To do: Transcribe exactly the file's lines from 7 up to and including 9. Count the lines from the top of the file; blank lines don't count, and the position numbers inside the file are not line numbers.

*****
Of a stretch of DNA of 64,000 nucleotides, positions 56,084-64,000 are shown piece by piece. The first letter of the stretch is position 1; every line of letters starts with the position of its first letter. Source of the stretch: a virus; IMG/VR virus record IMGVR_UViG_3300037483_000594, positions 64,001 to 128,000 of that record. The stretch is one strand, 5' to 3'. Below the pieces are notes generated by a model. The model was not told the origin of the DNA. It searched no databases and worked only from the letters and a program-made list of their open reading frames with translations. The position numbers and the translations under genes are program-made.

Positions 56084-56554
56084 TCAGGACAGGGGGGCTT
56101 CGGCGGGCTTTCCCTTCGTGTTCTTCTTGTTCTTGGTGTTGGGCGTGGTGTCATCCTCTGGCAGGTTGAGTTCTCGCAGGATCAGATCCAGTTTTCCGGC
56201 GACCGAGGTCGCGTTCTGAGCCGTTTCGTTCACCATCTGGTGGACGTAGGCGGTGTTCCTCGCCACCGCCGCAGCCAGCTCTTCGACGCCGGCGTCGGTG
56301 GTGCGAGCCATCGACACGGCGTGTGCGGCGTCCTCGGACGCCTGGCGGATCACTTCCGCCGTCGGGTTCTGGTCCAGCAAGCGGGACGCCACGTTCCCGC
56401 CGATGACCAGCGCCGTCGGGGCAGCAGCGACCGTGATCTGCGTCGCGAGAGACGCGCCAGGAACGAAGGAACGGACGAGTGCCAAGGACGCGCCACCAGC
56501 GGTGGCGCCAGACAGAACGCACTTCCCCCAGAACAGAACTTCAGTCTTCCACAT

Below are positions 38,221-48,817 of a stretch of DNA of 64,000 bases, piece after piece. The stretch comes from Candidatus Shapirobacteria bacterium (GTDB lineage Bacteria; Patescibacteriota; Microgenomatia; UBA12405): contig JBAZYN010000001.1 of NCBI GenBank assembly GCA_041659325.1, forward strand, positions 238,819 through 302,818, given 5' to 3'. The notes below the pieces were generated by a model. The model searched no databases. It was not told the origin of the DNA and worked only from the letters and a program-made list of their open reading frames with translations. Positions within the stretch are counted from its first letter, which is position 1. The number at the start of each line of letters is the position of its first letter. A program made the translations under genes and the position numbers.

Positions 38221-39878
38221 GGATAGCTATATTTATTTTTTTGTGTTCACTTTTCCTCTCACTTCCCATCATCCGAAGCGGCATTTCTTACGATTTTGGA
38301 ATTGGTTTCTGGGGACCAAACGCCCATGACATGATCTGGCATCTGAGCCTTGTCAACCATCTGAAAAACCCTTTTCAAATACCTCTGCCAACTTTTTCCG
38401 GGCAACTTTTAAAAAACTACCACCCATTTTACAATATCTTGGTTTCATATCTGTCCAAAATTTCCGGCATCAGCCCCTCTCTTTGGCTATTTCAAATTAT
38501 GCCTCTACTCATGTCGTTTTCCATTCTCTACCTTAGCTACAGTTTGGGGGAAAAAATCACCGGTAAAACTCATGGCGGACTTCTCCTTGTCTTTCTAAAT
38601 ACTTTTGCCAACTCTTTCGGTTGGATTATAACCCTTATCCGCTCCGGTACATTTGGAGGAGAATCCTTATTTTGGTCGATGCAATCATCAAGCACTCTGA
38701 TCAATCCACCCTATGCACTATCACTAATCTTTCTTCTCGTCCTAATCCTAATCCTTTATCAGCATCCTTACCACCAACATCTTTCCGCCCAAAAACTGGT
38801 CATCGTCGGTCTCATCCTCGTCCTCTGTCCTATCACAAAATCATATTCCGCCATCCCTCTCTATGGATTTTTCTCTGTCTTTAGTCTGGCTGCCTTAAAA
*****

56401 CGATGACCAGCGCCGTCGGGGCAGCAGCGACCGTGATCTGCGTCGCGAGAGACGCGCCAGGAACGAAGGAACGGACGAGTGCCAAGGACGCGCCACCAGC
56501 GGTGGCGCCAGACAGAACGCACTTCCCCCAGAACAGAACTTCAGTCTTCCACAT

Below are positions 38,221-48,817 of a stretch of DNA of 64,000 bases, piece after piece. The stretch comes from Candidatus Shapirobacteria bacterium (GTDB lineage Bacteria; Patescibacteriota; Microgenomatia; UBA12405): contig JBAZYN010000001.1 of NCBI GenBank assembly GCA_041659325.1, forward strand, positions 238,819 through 302,818, given 5' to 3'. The notes below the pieces were generated by a model. The model searched no databases. It was not told the origin of the DNA and worked only from the letters and a program-made list of their open reading frames with translations. Positions within the stretch are counted from its first letter, which is position 1. The number at the start of each line of letters is the position of its first letter. A program made the translations under genes and the position numbers.